and it keeps alive our sense of wonder by showing familiar things in an unfamiliar aspect. Apart from its utility in showing unsuspected possibilities. but this enlargement is best attained when it is not directly sought. Philosophy. we remain like a garrison in a beleaguered fortress. philosophy has a value -perhaps its chief value -.it views the whole impartially. and through its greatness the boundaries of Self are enlarged. in comparison with which the philosophic life is calm and free. but the outer world is not regarded except as it may help or hinder what comes within the circle of instinctive wishes. and therefore by any attempt to force the universe into conformity with what we find in ourselves. and of which the Self knows that it is capable. sooner or later. All acquisition of knowledge is an enlargement of the Self. but adapts the Self to the characters which it finds in its objects. but a constant strife between the insistence of desire and the powerlessness of will. when it is unalloyed. views the world as a means to its own ends. through the infinity of the universe the mind which contemplates it achieves some share in infinity. In one way or another. divide the universe into two hostile camps -. good and bad -. in philosophic speculation as elsewhere. if our life is to be great and free.through the greatness of the objects which it contemplates. Philosophic contemplation does not. it removes the somewhat arrogant dogmatism of those who have never traveled into the region of liberating doubt. and the Self sets bounds to the greatness of its goods. taking the Self as it is. In contemplation. it is an obstacle to the growth of Self which it desires. while diminishing our feeling of certainty as to what things are. thus it makes the world of less account than Self. on the contrary. and the freedom from narrow and personal aims resulting from this contemplation. In such a life there is something feverish and confined. like all union. though unable to tell us with certainty what is the true answer to the doubts which it raises. does not aim at proving that the rest of the universe is akin to man. we try to show that the world is so similar to this Self that knowledge of it is possible without any admission of what seems alien. The desire to prove this is a form of selfassertion and. The life of the instinctive man is shut up within the circle of his private interests: family and friends may be included. helpful and hostile. it greatly increases our knowledge as to what they may be.friends and foes. This enlargement of Self is not obtained when. The private world of instinctive interests is a small one. Unless we can so enlarge our interests as to include the whole outer world. lay our private world in ruins. like all self-assertion. Thus. There is a widespread philosophical tendency . In such a life there is no peace. is able to suggest many possibilities which enlarge our thoughts and free them from the tyranny of custom. we start from the not-Self. Knowledge is a form of union of Self and not-Self. For this reason greatness of soul is not fostered by those philosophies which assimilate the universe to Man. by a study which does not wish in advance that its objects should have this or that character. One way of escape is by philosophic contemplation.incomplete answers can be given. Philosophic contemplation. knowing that the enemy prevents escape and that ultimate surrender is inevitable. Self-assertion. It is obtained when the desire for knowledge is alone operative. set in the midst of a great and powerful world which must. we must escape this prison and this strife. in its widest survey. it is impaired by dominion.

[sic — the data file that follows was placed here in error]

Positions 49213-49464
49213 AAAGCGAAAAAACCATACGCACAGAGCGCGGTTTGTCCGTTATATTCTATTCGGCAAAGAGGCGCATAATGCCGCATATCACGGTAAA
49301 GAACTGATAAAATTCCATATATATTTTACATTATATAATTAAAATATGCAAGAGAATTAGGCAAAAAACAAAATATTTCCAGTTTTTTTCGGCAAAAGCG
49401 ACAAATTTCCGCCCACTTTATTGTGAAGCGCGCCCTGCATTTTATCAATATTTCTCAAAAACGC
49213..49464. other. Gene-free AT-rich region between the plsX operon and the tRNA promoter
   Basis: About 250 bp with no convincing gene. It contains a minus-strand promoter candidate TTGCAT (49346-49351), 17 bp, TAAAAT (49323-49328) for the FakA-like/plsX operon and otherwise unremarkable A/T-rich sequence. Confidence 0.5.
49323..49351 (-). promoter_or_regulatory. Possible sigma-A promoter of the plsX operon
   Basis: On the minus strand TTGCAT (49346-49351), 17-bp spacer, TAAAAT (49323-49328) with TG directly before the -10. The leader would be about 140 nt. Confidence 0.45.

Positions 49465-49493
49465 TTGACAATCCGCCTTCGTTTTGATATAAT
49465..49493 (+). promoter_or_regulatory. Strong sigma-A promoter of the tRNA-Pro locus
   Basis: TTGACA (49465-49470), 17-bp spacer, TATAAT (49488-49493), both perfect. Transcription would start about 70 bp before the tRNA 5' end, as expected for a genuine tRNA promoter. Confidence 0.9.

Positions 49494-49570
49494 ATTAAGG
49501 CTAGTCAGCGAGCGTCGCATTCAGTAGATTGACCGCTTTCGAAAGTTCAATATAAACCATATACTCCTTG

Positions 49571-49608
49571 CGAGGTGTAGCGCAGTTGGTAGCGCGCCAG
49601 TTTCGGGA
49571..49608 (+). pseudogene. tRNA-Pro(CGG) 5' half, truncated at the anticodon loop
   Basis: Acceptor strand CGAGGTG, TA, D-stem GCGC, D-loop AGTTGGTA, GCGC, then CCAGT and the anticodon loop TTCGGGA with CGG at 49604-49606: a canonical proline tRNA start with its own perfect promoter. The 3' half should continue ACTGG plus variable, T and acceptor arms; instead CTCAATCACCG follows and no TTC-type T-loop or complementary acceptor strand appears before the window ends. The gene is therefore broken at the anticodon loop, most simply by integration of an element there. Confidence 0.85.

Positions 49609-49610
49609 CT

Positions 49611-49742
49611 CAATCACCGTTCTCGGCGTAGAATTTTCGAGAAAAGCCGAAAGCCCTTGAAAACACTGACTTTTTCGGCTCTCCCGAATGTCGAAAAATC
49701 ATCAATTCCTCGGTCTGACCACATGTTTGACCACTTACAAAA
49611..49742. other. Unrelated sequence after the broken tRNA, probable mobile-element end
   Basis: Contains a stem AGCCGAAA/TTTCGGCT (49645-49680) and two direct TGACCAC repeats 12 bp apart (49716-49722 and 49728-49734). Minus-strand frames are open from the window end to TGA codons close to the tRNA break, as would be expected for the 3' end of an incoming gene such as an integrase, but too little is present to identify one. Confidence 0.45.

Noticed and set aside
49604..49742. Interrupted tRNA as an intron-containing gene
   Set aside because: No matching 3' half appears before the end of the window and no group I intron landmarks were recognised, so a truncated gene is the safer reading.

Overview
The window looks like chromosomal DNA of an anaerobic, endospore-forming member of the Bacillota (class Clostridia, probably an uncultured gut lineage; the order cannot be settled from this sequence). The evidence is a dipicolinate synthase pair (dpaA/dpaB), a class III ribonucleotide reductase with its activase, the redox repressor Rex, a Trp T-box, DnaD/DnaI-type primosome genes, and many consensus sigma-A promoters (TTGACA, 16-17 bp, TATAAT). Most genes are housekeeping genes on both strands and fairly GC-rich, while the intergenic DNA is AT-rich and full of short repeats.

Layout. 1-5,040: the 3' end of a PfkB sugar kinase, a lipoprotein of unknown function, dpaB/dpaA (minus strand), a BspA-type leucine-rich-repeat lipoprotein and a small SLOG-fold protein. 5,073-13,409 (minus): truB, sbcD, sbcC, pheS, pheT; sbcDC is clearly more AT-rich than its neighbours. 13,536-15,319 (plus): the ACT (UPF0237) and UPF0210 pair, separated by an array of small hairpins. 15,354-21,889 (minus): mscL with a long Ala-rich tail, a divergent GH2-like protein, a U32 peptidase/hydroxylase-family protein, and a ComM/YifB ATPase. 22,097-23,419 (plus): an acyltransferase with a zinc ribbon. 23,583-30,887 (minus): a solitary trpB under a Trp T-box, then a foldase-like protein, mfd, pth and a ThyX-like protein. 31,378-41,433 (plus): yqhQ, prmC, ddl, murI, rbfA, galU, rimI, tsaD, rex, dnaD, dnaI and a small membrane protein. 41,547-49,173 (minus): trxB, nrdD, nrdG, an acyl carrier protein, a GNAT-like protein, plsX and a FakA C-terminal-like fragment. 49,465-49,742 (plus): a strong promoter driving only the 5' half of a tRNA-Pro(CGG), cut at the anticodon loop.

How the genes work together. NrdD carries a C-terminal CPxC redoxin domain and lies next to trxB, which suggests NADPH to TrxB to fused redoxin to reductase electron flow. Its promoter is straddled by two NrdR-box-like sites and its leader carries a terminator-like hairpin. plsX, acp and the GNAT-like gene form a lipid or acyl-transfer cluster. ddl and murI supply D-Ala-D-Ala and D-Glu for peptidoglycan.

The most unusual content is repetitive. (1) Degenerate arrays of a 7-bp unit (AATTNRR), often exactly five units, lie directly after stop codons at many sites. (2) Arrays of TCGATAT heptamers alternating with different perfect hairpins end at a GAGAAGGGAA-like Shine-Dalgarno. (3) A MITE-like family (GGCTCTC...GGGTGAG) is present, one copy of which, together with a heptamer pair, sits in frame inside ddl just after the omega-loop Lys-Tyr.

and thereby the subject contemplating. as it is possible for man to attain. Everything. . as purely contemplative. without hopes and fears. and becomes capable of that union with the universe which constitutes its highest good. on the contrary. is untrue. The true philosophic contemplation. without a here and now. and dependent. Thus contemplation enlarges not only the objects of our thoughts. The impartiality which. and desires. Thus. distorts the object. since it fetters contemplation to Self. but in addition to being untrue. dispassionately. in contemplation. It will view its purposes and desires as parts of the whole.knowledge as impersonal. This view. making an impenetrable veil between us and the world beyond. calmly. to sum up our discussion of the value of philosophy. it has the effect of robbing philosophic contemplation of all that gives it value. and in emotion is that universal love which can be given to all.towards the view which tells us that Man is the measure of all things. The man who finds pleasure in such a theory of knowledge is like the man who never leaves the domestic circle for fear his word might not be law. through the greatness of the universe which philosophy contemplates. and not only to those who are judged useful or admirable. self-interest. The free intellect will see as God might see. if our previous discussions were correct. and hence impairs the union which the intellect seeks. than the knowledge brought by the senses. the mind also is rendered great. is the unalloyed desire for truth. finds its satisfaction in every enlargement of the not-Self. in everything that magnifies the objects contemplated. What it calls knowledge is not a union with the notSelf. enrich our intellectual imagination and diminish the dogmatic assurance which closes the mind against speculation. is the very same quality of mind which. habits. By thus making a barrier between subject and object. and his liberation from the thralldom of narrow hopes and fears. that is personal or private. not for the sake of any definite answers to its questions since no definite answers can. in action. as such knowledge must be. but above all because. without the trammels of customary beliefs and traditional prejudices. In this citizenship of the universe consists man's true freedom. in the sole and exclusive desire of knowledge -. upon an exclusive and personal point of view and a body whose sense-organs distort as much as they reveal. but a set of prejudices. and that. that truth is manmade. in contemplation. Hence also the free intellect will value more the abstract and universal knowledge into which the accidents of private history do not enter. if there be anything not created by the mind. that space and time and the world of universals are properties of the mind. but also the objects of our actions and our affections: it makes us citizens of the universe. everything that depends upon habit. as a rule. Philosophy is to be studied. because these questions enlarge our conception of what is possible. with the absence of insistence that results from seeing them as infinitesimal fragments in a world of which all the rest is unaffected by any one man's deeds. such personal and private things become a prison to the intellect. is justice. not only of one walled city at war with all the rest. be known to be true. but rather for the sake of the questions themselves. it is unknowable and of no account for us. The mind which has become accustomed to the freedom and impartiality of philosophic contemplation will preserve something of the same freedom and impartiality in the world of action and emotion. or desire.